Prosaic Observation of the Day: Republican Outreach to Asian Americans Falters

As noted earlier, in the aftermath of the 2012 election, the Republican Party dedicated itself to reaching out to Asian Americans (in addition to other ethnic groups). Thus far, the progress appears to be limited.

This is shown in the National Asian American Survey (October 2016). Here are two representative graphics.


Source: NAAS (October 2016)


Source: NAAS (October 2016)

What is the trend in voting preferences amongst “Asian-American registered voters who identify as Democratic or Republican”? As Five Thirty Eight notes, the aggregate Democratic share has gone up by 11 percentage points, going from the 2012 survey to the 2016 survey.

On a side note, a prediction not based on quantitative analysis: the antics associated with this election cycle have legitimized assaults based on misogyny, racism, and xenophobia. Given the popular support for such tendencies in one of the parties, I suspect that even after the election, we should anticipate that people feel it more appropriate to mock accents, as one Presidential candidate has, dismiss as foreigners Americans of identifiable ethnic origin, and to tell Americans to go to another country.

See additional discussion in NYT, WaPo, and FiveThirtyEight.

9 thoughts on “Prosaic Observation of the Day: Republican Outreach to Asian Americans Falters

  1. PeakTrader

    Quite a plan. Open borders to over 95% who are non-white, label white Americans, who oppose open borders “racists,” and many other negative terms, and treat the immigrants as victims.

    Democrats know how to get votes.

    1. Menzie Chinn Post author

      Peak Trader: This (native born) American thinks it useful to point out that the stories linked to at the end of the post are in reference to experiences of native born Americans.

      Or do those of the indicated ethnicities not count as Americans, in your view? That seems to be the implication of your comment.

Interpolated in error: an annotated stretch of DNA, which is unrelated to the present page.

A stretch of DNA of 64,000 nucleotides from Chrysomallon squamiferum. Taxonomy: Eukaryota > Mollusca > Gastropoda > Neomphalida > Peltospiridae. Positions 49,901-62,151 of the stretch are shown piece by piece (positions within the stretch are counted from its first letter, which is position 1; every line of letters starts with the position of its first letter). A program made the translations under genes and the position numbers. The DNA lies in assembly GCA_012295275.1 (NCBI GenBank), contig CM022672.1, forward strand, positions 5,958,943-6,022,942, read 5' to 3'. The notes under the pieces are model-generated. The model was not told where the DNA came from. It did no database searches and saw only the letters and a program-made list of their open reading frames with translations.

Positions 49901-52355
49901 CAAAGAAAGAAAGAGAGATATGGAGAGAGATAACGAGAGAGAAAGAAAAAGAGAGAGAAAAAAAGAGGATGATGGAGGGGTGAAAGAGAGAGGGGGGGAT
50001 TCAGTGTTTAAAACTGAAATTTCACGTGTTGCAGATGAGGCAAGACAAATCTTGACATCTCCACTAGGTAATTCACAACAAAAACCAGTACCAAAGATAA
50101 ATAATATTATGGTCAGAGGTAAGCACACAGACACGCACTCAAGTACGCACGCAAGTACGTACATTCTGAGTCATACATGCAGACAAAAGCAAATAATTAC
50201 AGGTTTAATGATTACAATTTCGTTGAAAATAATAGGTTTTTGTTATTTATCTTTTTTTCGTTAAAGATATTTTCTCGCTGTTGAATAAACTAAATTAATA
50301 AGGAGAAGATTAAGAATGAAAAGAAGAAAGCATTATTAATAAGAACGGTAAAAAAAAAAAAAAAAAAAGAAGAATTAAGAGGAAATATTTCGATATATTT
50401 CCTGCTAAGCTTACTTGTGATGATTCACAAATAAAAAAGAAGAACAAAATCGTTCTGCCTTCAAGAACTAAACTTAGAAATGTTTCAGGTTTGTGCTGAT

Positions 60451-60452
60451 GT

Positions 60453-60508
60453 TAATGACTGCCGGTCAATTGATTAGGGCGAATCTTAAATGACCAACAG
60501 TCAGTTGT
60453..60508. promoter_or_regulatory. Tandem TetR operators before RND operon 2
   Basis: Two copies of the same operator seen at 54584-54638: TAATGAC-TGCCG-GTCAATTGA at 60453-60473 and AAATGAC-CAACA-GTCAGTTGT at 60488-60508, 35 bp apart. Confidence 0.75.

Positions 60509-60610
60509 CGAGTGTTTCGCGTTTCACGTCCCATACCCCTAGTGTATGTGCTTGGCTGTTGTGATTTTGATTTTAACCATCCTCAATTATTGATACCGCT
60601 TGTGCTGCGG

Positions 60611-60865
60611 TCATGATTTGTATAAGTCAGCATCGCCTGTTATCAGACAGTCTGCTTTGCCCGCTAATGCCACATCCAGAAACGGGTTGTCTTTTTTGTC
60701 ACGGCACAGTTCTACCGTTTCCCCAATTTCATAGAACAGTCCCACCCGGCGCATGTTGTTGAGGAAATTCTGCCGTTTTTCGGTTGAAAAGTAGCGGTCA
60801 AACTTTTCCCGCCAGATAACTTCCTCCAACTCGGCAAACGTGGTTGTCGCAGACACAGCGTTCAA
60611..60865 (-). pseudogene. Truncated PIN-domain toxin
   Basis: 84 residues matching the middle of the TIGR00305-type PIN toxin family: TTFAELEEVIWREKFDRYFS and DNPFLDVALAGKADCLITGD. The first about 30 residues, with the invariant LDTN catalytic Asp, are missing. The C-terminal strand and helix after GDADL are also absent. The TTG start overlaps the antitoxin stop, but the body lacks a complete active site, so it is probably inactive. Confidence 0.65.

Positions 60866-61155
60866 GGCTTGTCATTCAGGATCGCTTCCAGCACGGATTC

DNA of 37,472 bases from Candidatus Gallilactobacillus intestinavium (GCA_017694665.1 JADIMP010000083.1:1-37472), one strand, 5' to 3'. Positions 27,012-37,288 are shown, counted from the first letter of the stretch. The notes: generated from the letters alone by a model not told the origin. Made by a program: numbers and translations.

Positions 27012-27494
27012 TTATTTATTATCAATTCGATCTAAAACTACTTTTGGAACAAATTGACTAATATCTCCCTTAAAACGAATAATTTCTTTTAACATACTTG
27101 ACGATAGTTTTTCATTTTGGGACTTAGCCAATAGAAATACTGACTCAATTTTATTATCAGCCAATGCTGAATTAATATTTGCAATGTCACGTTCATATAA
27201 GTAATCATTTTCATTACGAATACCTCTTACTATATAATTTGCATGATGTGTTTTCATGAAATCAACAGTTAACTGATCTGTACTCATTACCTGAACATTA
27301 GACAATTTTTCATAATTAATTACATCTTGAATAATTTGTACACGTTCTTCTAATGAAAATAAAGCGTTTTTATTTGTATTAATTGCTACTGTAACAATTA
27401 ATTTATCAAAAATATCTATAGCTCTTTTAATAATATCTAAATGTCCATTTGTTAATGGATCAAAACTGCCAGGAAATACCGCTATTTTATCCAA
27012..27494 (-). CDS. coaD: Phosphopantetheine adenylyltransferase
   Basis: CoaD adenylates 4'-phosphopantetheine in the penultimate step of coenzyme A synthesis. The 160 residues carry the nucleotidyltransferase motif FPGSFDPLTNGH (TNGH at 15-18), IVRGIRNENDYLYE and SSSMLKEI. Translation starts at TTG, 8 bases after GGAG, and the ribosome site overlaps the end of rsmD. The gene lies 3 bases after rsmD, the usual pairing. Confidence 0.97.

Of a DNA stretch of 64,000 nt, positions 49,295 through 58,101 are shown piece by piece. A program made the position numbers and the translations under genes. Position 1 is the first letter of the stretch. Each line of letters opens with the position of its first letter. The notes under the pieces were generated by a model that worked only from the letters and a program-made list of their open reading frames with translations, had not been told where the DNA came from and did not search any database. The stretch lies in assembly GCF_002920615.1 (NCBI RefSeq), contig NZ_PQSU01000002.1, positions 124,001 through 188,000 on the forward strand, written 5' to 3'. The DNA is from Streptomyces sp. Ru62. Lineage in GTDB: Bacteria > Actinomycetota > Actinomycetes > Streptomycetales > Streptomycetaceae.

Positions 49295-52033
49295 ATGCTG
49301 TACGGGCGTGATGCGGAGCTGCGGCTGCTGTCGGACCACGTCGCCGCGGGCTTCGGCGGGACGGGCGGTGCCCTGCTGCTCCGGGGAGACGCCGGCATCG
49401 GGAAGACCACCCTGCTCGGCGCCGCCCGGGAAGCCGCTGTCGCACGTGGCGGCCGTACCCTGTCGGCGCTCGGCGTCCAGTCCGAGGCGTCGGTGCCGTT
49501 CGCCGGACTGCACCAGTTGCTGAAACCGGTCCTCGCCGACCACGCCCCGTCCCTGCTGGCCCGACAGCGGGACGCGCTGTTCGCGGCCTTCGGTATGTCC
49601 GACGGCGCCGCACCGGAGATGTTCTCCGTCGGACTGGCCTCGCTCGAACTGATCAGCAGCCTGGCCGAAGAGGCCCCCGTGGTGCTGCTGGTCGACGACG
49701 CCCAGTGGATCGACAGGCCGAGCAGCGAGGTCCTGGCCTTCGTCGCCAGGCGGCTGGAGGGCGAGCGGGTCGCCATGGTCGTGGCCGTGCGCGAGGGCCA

1. PeakTrader

        Menzie Chinn, I read the articles you cited earlier.

        Are you talking about the Asian student, who asked Trump a question about South Korea? And, Trump asked him if he was from South Korea and he said he was South Korean and born in Texas or Colorado? Would Trump ask him if he was from South Korea, if he asked a question about Texas or Colorado?

        Or, the ignorant lady who told the Asian girl (born in the U.S.) to go back to China and the Asian girl ran right up to her face (in a threatening way)? Why make a federal case about an ignorant lady?

        1. Menzie Chinn Post author

          Peak Trader: Story 1: He was an American of Korean descent. Story 2: It’s a he, not an Asian girl. I think this shows either you did not read carefully, or are impaired.

          1. PeakTrader

            Menzie Chinn, did the letter state it’s a him (didn’t read the comments)? Wasn’t a woman involved?

            He was an American student. You know many students are from foreign countries.

          2. Menzie Chinn Post author

            Peak Trader: The byline for the open letter is “Michael Luo”.

            The question about Korea came from an American born in Texas, grew up in Colorado. I suspect his accent would have been a tip off, sufficient for the astute.

  2. rtd

    I would be careful in making theses assertions. Despite being the party’s nominee, I’m not certain the nominee represents the party. This time is different.

  3. baffling

    “Despite being the party’s nominee, I’m not certain the nominee represents the party.”
    sorry, but the nominee exactly represents the party. the nominee is selected by the party. it was not some nefarious democratic plot to introduce trump into the republican bloodstream, like a virus, to inflict damage. donald trump was selected, in an openly democratic manner, to represent the republican party as candidate for president. people understood his boorish ways during the primary.

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